Earlier than that. Commercial passenger flights have been operating out of there since 1927, international flights since 1946. Major landfilling of the Harbor Islands to add the runways that made it the huge hub it became all happened 1943-47. It was even the first airport in the U.S. to have a rapid transit stop when the Blue Line was extended in '52.^ This is kind of a non sequitur, no? Logan Airport becoming Boston's international is a consequence of decisions made in the 1950s. To tie that to light cycles and pairing them as evidence of chronic failure to think critically on the part of regional city planners is... not effective. Not saying your claim is wrong, just pointing out the relative weakness of this argument.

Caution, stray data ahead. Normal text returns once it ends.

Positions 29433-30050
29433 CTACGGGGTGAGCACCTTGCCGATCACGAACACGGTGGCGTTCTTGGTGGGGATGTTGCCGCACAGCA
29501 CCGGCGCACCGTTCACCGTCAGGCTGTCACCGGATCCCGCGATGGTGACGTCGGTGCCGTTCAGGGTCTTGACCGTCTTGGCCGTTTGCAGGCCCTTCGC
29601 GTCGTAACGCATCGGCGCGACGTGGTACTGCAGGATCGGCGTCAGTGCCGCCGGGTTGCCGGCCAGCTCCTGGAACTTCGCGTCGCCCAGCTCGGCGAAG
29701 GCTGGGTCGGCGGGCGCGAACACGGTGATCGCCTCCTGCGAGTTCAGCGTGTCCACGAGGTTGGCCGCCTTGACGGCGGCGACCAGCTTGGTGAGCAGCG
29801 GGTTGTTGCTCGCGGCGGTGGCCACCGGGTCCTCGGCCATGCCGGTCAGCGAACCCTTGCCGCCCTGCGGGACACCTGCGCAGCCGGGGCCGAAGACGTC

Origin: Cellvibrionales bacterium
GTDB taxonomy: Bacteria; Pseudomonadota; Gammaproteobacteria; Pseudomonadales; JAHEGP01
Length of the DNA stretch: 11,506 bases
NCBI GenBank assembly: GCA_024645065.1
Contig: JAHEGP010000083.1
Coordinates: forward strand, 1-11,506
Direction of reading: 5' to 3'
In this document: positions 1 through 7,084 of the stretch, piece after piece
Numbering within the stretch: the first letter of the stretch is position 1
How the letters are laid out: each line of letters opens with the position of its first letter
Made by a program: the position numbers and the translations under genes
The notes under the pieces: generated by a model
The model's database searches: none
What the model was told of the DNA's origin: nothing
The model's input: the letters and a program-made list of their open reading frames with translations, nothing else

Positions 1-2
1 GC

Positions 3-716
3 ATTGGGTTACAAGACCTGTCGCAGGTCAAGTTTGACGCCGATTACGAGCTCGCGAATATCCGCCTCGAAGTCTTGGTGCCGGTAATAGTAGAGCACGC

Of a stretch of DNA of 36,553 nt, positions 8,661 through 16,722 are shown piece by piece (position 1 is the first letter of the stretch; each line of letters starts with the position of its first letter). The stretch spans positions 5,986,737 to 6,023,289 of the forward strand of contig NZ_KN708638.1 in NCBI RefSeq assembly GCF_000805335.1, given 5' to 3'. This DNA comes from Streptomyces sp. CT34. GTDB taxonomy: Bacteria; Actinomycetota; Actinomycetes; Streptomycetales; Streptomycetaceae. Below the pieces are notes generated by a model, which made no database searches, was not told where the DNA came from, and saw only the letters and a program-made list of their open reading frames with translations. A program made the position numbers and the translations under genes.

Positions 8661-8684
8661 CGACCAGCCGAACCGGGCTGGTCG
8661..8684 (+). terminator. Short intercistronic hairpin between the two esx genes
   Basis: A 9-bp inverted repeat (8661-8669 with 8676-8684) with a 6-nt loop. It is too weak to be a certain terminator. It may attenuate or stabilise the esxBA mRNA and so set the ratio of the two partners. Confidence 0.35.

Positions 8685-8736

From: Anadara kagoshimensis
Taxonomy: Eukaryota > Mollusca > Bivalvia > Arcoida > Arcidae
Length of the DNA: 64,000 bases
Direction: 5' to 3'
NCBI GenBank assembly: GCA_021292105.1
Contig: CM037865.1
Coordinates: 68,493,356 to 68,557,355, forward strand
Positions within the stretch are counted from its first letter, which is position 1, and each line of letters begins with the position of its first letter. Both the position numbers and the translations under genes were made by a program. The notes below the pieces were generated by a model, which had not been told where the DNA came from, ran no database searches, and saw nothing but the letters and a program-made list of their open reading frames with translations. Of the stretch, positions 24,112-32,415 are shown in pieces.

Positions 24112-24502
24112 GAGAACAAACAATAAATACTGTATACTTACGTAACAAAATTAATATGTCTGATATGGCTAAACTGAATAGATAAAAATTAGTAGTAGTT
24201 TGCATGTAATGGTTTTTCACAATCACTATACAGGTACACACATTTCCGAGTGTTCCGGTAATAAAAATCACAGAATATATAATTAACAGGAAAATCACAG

How far back do we want to retroactively apply the "piss-poor" planning tag for not being able to foresee a rush hour on 1A? Logan had already gone "modern" before there was such a thing as planes with pressurized cabins. If we go any earlier you'd have to slag off on 118 trolley out of Maverick being too slow to catch a boarding on the open-cockpit biplane piloted by some ex-WWI daredevil who regales passengers between nips of whisky of claims that he was the guy who shot down the Red Baron over France. Planning can only predict as far as a future that is plausibly reliable to predict. If the airport were placed anywhere else in 1930-something, would we have done any better at predicting traffic over the subsequent 80 years? Vanishingly unlikely. That other site would have its own gripe list of coulda/shoulda/wouldas just as far beyond anyone's ability to predict.